If you have been diagnosed with hormone receptor positive breast cancer, meaning that the cancer cells were shown to be fueled by estrogen, and sometimes progesterone, no doubt as part of your post-surgery treatment plan, your doctor recommended that you take hormone inhibiting drugs. You would have been recommended to take either Tamoxifen, which blocks the action of estrogen and is normally offered to premenopausal women, or an aromatase inhibitor like Femara, Arimidex, Aromasin or Evista, which block the production of estrogen, and are normally offered to postmenopausal women.

You probably then went to the Internet, had a look at the side effects of these drugs, and got worried. It seems that taking them for five years was hard enough – so what are the merits or pitfalls of taking them for ten years?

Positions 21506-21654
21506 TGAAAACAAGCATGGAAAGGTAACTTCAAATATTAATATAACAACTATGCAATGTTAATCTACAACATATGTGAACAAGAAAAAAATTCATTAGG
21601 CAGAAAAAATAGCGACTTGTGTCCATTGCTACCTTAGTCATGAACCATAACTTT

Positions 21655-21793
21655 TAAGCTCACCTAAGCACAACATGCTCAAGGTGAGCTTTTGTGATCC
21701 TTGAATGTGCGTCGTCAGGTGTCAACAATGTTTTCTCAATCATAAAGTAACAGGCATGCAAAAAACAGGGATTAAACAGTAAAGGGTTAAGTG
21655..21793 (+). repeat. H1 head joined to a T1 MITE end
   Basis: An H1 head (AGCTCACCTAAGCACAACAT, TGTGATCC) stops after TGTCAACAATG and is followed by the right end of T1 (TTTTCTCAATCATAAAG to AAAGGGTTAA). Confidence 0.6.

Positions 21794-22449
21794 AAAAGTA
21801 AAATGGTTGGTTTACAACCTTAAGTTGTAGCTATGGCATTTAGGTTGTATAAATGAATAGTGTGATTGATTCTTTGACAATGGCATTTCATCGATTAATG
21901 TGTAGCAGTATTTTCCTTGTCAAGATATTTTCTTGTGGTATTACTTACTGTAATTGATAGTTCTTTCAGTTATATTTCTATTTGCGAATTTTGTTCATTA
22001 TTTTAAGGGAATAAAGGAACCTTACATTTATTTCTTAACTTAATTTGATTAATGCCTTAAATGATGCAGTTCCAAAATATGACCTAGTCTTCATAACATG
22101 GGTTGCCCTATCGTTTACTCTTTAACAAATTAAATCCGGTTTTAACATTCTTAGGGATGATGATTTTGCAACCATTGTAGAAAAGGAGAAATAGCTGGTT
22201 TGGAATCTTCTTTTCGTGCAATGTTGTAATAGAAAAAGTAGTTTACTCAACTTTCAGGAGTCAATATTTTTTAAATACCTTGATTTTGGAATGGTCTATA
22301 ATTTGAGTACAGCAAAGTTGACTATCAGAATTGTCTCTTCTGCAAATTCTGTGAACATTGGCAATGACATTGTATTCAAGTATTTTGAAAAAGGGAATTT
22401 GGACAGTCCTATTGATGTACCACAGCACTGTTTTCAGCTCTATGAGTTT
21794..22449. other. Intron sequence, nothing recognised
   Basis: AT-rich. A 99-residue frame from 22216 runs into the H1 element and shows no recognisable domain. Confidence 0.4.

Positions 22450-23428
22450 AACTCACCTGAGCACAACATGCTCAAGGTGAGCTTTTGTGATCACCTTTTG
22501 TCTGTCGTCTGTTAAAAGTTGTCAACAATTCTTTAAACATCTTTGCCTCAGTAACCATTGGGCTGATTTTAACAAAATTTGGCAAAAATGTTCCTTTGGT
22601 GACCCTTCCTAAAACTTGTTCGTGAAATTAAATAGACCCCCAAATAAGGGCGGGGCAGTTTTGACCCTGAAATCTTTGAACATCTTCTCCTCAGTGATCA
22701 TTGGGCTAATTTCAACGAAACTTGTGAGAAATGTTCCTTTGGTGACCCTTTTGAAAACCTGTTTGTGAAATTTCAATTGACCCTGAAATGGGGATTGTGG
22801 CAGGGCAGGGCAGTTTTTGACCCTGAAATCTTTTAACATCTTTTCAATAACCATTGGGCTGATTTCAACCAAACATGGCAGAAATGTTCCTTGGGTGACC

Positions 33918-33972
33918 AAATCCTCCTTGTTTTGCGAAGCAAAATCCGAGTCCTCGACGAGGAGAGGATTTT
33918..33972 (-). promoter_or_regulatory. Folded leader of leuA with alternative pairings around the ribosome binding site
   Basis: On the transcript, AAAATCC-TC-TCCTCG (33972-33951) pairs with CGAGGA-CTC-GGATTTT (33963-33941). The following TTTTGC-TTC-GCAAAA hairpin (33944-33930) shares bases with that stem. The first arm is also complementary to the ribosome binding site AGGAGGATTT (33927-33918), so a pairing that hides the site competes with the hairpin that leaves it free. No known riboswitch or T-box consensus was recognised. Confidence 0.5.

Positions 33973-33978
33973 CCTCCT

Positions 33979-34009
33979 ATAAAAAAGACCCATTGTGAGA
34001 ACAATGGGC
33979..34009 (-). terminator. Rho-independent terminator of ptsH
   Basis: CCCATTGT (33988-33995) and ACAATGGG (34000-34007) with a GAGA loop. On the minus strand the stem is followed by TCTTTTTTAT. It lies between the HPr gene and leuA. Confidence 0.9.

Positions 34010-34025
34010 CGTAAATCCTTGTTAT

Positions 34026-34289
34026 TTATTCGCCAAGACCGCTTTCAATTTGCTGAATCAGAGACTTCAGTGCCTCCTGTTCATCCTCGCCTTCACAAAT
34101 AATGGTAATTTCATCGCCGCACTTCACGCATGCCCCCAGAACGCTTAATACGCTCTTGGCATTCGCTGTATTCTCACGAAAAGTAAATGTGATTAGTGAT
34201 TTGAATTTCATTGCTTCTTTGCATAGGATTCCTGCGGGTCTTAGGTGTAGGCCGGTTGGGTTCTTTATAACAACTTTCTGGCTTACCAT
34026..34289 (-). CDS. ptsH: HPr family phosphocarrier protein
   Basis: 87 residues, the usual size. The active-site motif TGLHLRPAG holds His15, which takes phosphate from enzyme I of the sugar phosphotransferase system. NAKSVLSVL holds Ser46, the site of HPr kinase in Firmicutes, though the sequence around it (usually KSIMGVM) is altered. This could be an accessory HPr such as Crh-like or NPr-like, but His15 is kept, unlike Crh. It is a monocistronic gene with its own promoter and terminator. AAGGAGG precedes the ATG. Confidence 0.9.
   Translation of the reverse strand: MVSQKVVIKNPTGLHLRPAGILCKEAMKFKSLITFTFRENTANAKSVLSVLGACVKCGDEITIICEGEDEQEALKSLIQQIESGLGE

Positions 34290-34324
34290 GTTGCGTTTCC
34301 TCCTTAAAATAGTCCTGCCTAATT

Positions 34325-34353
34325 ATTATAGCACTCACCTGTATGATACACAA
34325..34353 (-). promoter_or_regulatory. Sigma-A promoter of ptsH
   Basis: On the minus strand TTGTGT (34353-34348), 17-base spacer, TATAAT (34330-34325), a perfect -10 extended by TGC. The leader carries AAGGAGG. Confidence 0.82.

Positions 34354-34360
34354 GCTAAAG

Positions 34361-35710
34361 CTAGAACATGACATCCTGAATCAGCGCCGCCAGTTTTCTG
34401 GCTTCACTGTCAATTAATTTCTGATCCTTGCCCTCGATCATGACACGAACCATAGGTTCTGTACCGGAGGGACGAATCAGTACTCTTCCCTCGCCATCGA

For Tamoxifen, a study released In 2012 [1] found that extending treatment with Tamoxifen from five years to ten years reduced both recurrence of and death from breast cancer. Because of this study, many women have been recommended to continue on with Tamoxifen for ten years rather than five.

For those taking aromatase inhibitors, however, many wondered if the findings about Tamoxifen could be extrapolated to aromatase inhibitors. A study published in 2016 [2] in the New England Journal of Medicine investigated whether or not extending the taking of the aromatase inhibitor letrozole (Femara) from five to ten years for women with hormone receptor positive breast cancer would be beneficial.

1,918 postmenopausal women were enrolled in the trial and half of them were assigned to either take letrozole for five additional years (after already taking it for five years), the other half were given a placebo. 959 women were treated with letrozole for ten years and compared with 959 women who took letrozole for five years and a placebo for five years. On average, the participants were followed for just over six years so that researchers could examine their recurrence rates in the same breast, or a new breast cancer diagnosis in the opposite breast. They also looked at overall survival and quality of life.